1. Create a Notification Request: Use the FCM Console or your own backend service to create a notification request. Your backend service should operate within a trusted server environment and support either the Firebase Admin SDK or the FCM server protocol.
  2. FCM Backend Processing: The FCM backend accepts the message request, performs message fanout via topics, and generates message metadata, including the message ID.
  3. Platform-Level Transport Layer: A platform-level transport layer routes the message to the targeted device. It handles message delivery and applies platform-specific configurations as needed.
  4. FCM SDK on User’s Device: On the user’s device, the FCM SDK handles the notification display or message processing based on the app’s foreground/background state and any relevant application logic. The SDK ensures that notifications are appropriately displayed or handled within the app.

If you want to learn more about FCM, check out their official documentation.

Firebase Remote Config

One of the biggest challenges in mobile development is the need to push updates for any changes to your application, such as modifying UI layouts, enabling or disabling specific features, or other adjustments. This typically involves delivering a new package to the Google Play Store or Apple App Store. Additionally, users must then manually update their application to see these changes.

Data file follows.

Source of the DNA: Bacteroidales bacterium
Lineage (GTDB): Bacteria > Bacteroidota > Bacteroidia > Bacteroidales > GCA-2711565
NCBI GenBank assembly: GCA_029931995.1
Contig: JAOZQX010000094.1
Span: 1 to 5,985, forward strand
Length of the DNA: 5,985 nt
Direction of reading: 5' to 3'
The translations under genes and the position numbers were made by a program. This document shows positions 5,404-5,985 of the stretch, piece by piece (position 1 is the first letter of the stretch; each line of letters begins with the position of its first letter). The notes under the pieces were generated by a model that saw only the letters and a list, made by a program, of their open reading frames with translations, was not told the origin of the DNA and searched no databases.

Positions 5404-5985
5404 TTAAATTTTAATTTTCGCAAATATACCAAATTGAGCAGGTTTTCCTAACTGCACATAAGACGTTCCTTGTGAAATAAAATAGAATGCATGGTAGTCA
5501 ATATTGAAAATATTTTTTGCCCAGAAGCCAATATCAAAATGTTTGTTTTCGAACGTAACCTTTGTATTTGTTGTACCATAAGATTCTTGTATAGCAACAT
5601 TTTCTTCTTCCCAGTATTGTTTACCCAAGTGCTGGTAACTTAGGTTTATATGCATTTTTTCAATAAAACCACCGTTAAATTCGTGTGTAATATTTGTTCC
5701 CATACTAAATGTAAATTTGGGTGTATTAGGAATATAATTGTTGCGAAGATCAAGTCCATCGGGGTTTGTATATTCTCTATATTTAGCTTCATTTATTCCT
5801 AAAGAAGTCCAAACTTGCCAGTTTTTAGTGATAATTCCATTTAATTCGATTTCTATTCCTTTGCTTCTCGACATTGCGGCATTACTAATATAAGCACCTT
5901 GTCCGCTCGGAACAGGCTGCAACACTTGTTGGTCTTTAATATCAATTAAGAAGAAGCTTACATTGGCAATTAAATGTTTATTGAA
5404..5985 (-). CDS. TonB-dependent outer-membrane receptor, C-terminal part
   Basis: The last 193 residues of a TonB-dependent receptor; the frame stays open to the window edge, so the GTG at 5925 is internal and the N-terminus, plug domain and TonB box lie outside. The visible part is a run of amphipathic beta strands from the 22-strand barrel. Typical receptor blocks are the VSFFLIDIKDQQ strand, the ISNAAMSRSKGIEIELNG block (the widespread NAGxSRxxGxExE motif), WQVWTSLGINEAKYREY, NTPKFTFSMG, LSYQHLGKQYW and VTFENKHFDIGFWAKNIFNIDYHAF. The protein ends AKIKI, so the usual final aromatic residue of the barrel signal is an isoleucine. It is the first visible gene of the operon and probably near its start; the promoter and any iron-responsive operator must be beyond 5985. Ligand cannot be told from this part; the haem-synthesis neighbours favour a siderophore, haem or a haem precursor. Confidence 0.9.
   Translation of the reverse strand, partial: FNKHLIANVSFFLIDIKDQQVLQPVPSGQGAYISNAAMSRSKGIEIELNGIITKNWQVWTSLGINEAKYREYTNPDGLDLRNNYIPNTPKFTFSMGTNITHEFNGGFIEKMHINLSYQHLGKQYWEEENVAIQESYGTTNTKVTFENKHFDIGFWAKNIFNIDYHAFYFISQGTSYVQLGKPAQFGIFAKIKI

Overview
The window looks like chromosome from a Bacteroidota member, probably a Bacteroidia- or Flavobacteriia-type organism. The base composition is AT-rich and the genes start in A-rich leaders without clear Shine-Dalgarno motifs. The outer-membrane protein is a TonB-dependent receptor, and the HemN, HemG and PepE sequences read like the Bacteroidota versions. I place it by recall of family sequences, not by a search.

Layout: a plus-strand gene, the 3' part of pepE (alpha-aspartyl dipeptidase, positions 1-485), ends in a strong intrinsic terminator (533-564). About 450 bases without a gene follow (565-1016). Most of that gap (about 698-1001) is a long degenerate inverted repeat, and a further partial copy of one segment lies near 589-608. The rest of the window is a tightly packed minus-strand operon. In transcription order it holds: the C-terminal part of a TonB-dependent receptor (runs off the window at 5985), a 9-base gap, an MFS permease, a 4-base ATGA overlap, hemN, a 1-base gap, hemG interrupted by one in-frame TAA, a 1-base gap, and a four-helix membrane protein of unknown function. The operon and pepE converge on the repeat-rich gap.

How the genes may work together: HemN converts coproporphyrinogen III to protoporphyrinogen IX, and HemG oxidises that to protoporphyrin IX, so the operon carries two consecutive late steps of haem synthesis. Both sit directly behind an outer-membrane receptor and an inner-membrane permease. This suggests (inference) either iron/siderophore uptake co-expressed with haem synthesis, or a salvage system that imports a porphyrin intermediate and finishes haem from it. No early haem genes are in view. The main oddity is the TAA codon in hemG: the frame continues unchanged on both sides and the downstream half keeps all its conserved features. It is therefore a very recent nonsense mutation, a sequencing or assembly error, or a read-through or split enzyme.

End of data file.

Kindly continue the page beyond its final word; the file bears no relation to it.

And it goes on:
If you use Firebase Remote Config, you can avoid the complex process of updating your app for simple changes. Firebase Remote Config is a cloud service that lets you modify the behavior and appearance of your app without requiring users to download an update.

When you update any values (parameter keys and values) on the Firebase console, your app or server implementation determines when these updates are applied. The app can frequently check for updates (every hour or something like this) and apply them with minimal impact on performance. Firebase also provides a GUI-based console that allows non-technical personnel to control these values based on their strategies, as illustrated below:

Firebase Remote Config can be incredibly useful for enabling or disabling features without requiring an app update. It allows you to experiment with different configurations, manage seasonal events or rewards, and activate specific features across global time zones seamlessly. Effectively utilizing Firebase Remote Config in your application can significantly enhance its flexibility below:

  1. Reduce Risk: Roll out features incrementally to targeted users and perform an emergency rollback if needed.
  2. Increase User Engagement: Quickly customize user experiences as they use the app. For example, update banners and offer incentives for users who match specific Google Analytics user properties or dynamically adjust sales amounts for different user cohorts.
  3. Boost Developer Productivity: Use Remote Config parameters as feature flags to expose functionality for your development and test teams while keeping it hidden from users in production. This reduces build dependencies and streamlines the development process.